Complement-Related Regulates Autophagy in Neighboring Cells

Lin Lin, Frederico S. L. M. Rodrigues, Christina Kary, Alicia Contet, Mary Logan, Richard H. G. Baxter, Will Wood, Eric H. Baehrecke*

*Corresponding author for this work

Research output: Contribution to journalArticlepeer-review

Abstract

Autophagy degrades cytoplasmic components and is important for development and human health. Although autophagy is known to be influenced by systemic intercellular signals, the proteins that control autophagy are largely thought to function within individual cells. Here, we report that Drosophila macroglobulin complement-related (Mcr), a complement ortholog, plays an essential role during developmental cell death and inflammation by influencing autophagy in neighboring cells. This function of Mcr involves the immune receptor Draper, suggesting a relationship between autophagy and the control of inflammation. Interestingly, Mcr function in epithelial cells is required for macrophage autophagy and migration to epithelial wounds, a Draper-dependent process. This study reveals, unexpectedly, that complement-related from one cell regulates autophagy in neighboring cells via an ancient immune signaling program.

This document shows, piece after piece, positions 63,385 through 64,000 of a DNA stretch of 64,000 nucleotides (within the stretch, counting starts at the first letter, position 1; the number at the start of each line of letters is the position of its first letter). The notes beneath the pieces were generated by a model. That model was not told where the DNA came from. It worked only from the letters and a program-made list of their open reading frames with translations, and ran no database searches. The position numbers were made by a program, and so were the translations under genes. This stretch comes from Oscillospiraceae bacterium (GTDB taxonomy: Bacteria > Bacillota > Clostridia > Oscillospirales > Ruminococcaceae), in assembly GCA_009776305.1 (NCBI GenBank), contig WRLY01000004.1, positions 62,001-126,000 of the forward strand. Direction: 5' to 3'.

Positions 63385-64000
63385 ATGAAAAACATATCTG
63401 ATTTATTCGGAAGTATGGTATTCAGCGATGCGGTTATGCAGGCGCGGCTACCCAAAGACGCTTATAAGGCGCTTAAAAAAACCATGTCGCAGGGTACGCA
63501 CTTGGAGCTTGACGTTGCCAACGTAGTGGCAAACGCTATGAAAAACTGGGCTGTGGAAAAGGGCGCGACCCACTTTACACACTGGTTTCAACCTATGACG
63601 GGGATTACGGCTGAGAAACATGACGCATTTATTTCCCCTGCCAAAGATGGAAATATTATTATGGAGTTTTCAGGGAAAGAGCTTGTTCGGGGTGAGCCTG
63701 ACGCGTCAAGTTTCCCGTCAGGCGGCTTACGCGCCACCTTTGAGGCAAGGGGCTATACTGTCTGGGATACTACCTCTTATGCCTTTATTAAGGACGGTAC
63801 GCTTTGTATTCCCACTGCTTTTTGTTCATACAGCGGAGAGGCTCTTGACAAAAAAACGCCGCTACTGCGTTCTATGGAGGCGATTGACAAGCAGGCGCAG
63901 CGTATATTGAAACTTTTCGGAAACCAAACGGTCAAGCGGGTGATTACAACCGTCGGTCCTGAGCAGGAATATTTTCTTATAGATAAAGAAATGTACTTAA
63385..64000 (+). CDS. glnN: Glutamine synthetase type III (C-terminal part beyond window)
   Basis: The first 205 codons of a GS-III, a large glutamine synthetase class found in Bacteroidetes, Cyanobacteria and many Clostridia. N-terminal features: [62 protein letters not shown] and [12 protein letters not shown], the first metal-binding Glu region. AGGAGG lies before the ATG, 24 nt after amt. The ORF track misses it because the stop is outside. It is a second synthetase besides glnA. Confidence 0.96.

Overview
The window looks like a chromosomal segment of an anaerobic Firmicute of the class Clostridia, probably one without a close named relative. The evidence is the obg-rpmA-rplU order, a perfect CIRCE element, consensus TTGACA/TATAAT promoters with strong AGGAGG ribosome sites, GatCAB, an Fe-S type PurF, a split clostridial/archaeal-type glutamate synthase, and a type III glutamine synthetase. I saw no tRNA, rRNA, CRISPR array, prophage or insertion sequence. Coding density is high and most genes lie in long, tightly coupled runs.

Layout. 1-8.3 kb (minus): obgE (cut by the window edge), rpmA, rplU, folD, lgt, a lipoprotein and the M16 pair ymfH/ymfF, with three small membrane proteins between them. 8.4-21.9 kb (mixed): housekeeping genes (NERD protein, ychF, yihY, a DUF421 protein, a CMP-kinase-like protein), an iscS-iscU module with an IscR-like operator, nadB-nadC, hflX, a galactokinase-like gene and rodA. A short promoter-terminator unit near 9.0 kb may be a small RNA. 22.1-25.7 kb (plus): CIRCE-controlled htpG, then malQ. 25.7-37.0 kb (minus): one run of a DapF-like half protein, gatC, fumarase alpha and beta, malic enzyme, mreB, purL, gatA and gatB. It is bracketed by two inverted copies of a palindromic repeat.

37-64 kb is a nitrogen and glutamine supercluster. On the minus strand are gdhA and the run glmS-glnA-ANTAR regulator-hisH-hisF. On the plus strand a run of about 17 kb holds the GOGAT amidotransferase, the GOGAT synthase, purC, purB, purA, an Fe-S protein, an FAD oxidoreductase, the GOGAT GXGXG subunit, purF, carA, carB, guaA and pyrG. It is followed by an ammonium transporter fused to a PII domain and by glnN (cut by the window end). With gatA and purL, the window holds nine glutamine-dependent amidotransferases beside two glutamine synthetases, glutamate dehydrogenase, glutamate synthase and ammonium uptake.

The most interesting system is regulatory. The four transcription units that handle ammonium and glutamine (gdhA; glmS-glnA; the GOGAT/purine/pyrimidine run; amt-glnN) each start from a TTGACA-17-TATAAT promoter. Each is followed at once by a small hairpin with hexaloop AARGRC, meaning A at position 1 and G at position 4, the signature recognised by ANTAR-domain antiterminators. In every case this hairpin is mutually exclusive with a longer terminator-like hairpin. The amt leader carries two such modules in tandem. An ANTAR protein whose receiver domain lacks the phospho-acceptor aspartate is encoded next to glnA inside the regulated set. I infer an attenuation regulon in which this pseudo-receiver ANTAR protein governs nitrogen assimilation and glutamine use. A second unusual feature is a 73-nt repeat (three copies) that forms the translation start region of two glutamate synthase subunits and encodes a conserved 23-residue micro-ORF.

Original languageEnglish
Pages (from-to)158-171.E8
Number of pages17
JournalCell
Volume170
Issue number1
DOIs
Publication statusPublished - 29 Jun 2017

Keywords

  • ENGULFMENT RECEPTOR DRAPER
  • CORPSE ENGULFMENT
  • APOPTOTIC CELLS
  • SACCHAROMYCES-CEREVISIAE
  • DROSOPHILA
  • DEATH
  • PATHWAY
  • MUTANTS
  • PHAGOCYTOSIS
  • INFLAMMATION

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